However, given what Norton considers the dubious ontological status of such a value theory, and the pressing need for guidance re garding environmental problems, he holds that his position is one that can now be utilized to make environmentally sound snvironmental decisions. Added to PP index Total downloads 22, of 2, Recent downloads 6 months 42 9, of 2, How can I increase my downloads?

Norton can argue that many of anthroocentrism attempts to locate value in the world independent of human interests are really subtle forms of his weak anthropocentric position. Why Should We Care? In critiquing Norton’s proposal I will first present a brief gen eral discussion of axiologies based on the traditional anthropocentric theories of intrinsic value, noting briefly some problems for this theory of value; second, I will develop Norton’s own concept of weak anthro pocentrism as a solution to the problems in the previous theories; and finally, I will critique Norton’s position, showing its strengths and lim its and offer a modification of Norton’s concept that significantly im proves it.

The weakly anthropocentric view makes possible the kind of environmental ethics environmenta earlier by Callicott, that is, an ethic that provides reasons to praise or censure certain human actions toward the environ ment. horton

nofton He argues that the general rejection of an thropocentrism so prevalent in environmental ethics is not required, and. He notes that in the stan dard anthropocentric position every instance of value originates in a contribution to hu man values and that all elements in nature can, at most, have value instrumental to the satisfaction of human inter ests[5]. Log In Sign Up. Weak anthropocentrism also recognizes that felt preferences, the preferences based want and desire, can be either rational or cannot be judges with a rational world view.


Suppose also that this ideal is taken seriously and that anyone who impairs that harmony by destroying another species, by polluting air and water, etc. Notice the norotn anthropocentrism here as he classifies things as con tributory to an intrinsically valued experience, the good life. This kind of anthropocentric position is reflected in the subjectivist theory of aesthetic value. Remember me on this computer.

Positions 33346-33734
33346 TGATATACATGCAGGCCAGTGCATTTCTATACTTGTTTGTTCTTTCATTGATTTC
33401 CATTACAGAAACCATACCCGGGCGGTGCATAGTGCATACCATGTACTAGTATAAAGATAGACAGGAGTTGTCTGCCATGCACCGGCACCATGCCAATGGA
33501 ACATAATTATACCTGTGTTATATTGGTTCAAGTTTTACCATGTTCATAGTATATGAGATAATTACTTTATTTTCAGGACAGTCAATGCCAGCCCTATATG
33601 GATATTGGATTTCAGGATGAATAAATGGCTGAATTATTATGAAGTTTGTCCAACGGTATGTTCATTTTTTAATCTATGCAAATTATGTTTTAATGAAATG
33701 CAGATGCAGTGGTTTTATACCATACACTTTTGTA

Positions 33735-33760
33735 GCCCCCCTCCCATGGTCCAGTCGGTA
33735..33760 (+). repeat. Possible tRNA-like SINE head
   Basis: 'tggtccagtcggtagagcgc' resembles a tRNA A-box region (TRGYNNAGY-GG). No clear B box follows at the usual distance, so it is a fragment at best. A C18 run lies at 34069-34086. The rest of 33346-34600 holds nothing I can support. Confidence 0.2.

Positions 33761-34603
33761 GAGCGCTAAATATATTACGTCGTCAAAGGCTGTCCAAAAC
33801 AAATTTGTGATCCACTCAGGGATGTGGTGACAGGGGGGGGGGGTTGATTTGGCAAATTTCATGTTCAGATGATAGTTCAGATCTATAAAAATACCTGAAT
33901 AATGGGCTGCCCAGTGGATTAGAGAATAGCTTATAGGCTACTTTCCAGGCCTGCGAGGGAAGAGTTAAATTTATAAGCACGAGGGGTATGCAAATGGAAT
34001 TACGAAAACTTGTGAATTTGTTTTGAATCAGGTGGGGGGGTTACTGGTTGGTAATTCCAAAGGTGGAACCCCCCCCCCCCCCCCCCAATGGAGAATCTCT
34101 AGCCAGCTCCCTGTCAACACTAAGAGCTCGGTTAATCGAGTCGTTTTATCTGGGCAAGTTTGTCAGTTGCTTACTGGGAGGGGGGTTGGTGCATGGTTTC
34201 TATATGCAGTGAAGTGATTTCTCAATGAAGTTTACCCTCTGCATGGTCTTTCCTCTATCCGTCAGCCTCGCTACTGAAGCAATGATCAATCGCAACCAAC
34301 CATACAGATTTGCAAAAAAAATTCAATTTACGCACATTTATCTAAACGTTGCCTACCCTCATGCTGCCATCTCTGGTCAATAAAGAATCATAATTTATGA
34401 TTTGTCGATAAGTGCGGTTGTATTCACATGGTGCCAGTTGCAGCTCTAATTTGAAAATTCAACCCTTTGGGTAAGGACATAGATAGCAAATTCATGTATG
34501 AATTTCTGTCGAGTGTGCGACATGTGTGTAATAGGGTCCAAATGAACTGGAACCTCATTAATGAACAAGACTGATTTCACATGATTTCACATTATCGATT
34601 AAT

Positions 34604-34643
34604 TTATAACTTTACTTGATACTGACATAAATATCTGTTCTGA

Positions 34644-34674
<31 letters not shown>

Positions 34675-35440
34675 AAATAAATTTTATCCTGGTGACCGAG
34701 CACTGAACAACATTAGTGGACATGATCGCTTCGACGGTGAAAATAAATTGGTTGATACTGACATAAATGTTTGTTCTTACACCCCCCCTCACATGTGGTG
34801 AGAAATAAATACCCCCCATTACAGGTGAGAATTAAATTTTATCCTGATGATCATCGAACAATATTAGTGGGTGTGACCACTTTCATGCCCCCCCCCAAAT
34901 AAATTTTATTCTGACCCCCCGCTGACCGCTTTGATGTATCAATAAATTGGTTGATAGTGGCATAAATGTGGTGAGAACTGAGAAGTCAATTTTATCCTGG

Humans encounter and satisfy their felt preferences on a daily basis. This site uses cookies.

Norton’s Weak Anthropocentrism

On the grounds that weak anthropocentrism can provide a founda tion for an adequate nonindividualistic environmental ethic wit hout re quiring the attributing of intrinsic value i n nature, Norton holds that his position is an attractive one for environmentalists. While it is true that he would judge sthics cruelty towards animals to be wrong, the wrongness results from an anthopocentric concept of duty to other humans.

One ought not to harm other humans unjustifiably 2. By attributing intrinsic value to natural ob jects, Norton notes, two kinds of environmental ethics usually arise, one based on an anthropocentric theory of intrinsic value, and another based on a non-anthropocentric theory. Likewise natural objects were judged by Kant to have environnental an extrinsic, instrumental value.

Callous treatment of natu ral objects such as the act of vandalizing a place of natural beauty was wrong for Kant because it not only ruined it as a means for the human experience of beauty but also such actions engendered a more callous treatment of other humans.